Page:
Time Management = :( ?

Do you ever have days where you feel this way?  Or maybe even months? My biggest challenge in launching Fundraising Nerd  has been managing my time.  I am happy to say that I have greatly improved since launch! That should be reflected in more frequent blog postings. Here are a few tips that have helped me:

1) Learn from mistakes

It's impossible to start something new and not blunder from time to time.  My strategy has been to accept this fact, own up to what's not working, apologize as needed (sometimes to myself, too), and learn the lesson(s). And as long as I am learning a lesson, then I can consider it a useful experience and I can move on.


2) Pay attention to scope

I am classic at scope creep (letting a project get bigger than originally agreed-upon parameters).  I get excited about problem-solving!  And sharing information!  And sometimes that excitement leads me out of scope.

In the case of a busy development professional, scope might be considered "the acceptable level of input to get effective outcomes".  For example, most organizations should minimize time spent writing direct mail appeals or planning events, in favor of face-to-face donor work, due to the much higher ROI from individual solicitations.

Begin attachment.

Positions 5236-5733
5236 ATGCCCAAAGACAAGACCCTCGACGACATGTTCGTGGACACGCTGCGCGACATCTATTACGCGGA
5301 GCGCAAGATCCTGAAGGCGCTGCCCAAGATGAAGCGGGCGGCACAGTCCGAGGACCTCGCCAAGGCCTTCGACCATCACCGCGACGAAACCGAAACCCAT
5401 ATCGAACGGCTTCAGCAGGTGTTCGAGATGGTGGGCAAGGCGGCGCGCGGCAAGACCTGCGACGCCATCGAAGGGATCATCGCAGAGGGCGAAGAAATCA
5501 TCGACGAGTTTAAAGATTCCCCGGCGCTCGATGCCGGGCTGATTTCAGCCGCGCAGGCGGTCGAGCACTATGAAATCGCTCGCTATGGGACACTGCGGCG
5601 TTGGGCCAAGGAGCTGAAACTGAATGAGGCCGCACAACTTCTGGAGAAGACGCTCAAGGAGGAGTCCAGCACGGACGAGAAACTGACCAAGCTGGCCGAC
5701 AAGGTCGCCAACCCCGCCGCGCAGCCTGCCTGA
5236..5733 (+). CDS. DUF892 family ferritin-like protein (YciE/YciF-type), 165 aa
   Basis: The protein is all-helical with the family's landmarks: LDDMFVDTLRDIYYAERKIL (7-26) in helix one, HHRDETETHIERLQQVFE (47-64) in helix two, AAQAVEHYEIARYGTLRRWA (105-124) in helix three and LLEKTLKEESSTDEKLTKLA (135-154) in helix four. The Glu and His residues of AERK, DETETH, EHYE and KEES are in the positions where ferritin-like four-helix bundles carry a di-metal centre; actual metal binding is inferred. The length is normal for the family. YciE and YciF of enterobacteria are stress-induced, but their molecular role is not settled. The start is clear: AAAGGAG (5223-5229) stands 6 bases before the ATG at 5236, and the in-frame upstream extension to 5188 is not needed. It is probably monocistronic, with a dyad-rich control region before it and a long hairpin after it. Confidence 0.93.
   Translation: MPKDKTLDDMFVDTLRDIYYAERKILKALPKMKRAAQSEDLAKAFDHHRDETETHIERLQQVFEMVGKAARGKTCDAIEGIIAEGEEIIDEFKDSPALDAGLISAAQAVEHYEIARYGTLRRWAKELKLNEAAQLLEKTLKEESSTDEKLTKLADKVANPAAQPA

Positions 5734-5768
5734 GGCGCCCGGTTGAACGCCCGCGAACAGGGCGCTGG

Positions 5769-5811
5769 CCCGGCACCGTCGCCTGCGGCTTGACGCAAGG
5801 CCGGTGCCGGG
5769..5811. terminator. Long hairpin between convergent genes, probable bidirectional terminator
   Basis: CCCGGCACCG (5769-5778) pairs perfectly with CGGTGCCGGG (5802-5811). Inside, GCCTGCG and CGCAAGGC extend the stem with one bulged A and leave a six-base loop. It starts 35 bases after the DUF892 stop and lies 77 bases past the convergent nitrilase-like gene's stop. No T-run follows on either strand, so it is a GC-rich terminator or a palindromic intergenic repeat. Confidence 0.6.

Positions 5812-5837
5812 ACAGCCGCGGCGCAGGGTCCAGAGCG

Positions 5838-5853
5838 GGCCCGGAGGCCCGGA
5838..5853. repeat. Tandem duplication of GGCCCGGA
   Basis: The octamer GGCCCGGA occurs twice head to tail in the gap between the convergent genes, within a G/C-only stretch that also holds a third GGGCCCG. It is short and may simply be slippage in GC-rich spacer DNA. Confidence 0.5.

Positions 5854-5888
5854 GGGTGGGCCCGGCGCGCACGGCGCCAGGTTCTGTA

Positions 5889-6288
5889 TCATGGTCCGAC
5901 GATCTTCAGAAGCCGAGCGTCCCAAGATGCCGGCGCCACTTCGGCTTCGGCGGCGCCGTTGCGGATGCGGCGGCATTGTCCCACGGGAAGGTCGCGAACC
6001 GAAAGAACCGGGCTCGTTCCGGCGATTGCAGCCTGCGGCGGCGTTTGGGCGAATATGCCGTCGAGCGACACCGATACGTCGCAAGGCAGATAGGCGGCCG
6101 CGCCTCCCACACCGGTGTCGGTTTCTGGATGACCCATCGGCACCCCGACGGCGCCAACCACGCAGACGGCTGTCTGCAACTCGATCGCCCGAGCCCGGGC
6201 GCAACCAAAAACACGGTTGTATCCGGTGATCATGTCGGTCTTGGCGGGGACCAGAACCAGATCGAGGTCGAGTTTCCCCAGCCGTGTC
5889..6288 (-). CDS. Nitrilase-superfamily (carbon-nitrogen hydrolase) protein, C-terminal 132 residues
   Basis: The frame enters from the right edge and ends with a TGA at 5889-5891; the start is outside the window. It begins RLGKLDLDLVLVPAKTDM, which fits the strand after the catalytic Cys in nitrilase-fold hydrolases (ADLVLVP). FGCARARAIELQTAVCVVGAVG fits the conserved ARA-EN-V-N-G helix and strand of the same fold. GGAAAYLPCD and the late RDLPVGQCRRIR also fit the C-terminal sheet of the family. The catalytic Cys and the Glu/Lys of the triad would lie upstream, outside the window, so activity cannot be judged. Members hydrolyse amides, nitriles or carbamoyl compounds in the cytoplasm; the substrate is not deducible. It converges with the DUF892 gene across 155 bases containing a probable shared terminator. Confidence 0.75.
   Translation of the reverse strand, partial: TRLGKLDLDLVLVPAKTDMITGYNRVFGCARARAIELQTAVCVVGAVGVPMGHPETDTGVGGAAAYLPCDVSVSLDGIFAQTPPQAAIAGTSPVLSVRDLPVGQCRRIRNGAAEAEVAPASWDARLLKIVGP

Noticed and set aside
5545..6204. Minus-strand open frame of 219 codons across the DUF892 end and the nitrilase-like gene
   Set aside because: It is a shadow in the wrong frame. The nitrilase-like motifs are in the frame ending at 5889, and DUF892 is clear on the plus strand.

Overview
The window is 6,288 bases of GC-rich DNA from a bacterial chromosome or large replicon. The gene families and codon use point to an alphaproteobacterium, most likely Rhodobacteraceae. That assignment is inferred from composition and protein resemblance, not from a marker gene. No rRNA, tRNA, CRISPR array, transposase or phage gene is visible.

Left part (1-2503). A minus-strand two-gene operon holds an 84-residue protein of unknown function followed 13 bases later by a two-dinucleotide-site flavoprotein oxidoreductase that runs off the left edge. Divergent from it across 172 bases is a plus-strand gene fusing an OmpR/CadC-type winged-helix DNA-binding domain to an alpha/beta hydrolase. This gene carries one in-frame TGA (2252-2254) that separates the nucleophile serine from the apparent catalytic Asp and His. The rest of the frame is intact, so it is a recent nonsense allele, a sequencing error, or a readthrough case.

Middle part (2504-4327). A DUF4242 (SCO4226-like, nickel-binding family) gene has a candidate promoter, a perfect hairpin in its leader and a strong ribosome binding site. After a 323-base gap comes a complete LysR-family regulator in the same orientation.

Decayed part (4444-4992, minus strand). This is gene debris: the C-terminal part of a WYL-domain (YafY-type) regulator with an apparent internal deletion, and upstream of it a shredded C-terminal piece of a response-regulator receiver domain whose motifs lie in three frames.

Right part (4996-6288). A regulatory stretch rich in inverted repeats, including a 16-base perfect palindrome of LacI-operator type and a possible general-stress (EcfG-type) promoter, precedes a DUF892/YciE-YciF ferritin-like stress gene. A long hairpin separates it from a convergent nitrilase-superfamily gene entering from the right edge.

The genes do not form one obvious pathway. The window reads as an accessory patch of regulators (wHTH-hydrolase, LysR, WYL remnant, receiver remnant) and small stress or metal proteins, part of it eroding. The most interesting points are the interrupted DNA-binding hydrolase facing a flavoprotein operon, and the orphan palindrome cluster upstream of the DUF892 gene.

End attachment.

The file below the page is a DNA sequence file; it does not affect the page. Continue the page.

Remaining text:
In this example, scope might be "producing a good-enough direct mail appeal that will renew 10% of our donors".  But it is so easy to get sucked into making the best direct mail piece ever (scope creep!), rather than writing a fine one and getting out of the office to see major donors.  I saw Kim Klein speak at the Oregon Nonprofit Leaders Conference (hands-down, one of the best conferences I have attended!) recently, and she commented on this exact issue, saying, "Dare to be adequate."

3) Inflate time estimates

I am learning to temper my natural optimism (which overall, is a great way to approach data management challenges, as it fosters creative thinking to get over "it can't be done" syndrome).  However, optimism stinks when it comes to estimating how many hours something will take, and how long the timeline should be.  Wait?  Aren't those concepts redundant?  Actually, no.  The first is the literal amount of time required. The latter is about anticipating delays: hand-offs/interactions between people, which always slow a system down; competing priorities and sudden emergencies; and time to be sick or enjoy a sunny day.


4) GTD works

For me, at least.  I am a big fan of the Getting Things Done methodology, and rely on it to manage all aspects of achieving my goals.  And lately, I have been adding to this system with ZTD (Zen to Done).  To manage my projects and tasks using the GTD framework, I use OmniFocus on my iPhone and iPad.  I've been an OmniFocus devotee for about two years now, and as long as I actually use it, it never lets me down.

5) Limit meetings and social gatherings.

This is a hard one if you enjoy spending time with people.  But there are only so many hours in day, and so much energy for expending.  As an ambivert, I love my people time, but I also need down time to recharge... oh, yeah, and to get some work done too.  By setting a limit on the number of interactions I will schedule in the week, I can control my calendar instead of letting it control me.


What are your time management tips?  I'd love to hear from you in the comments.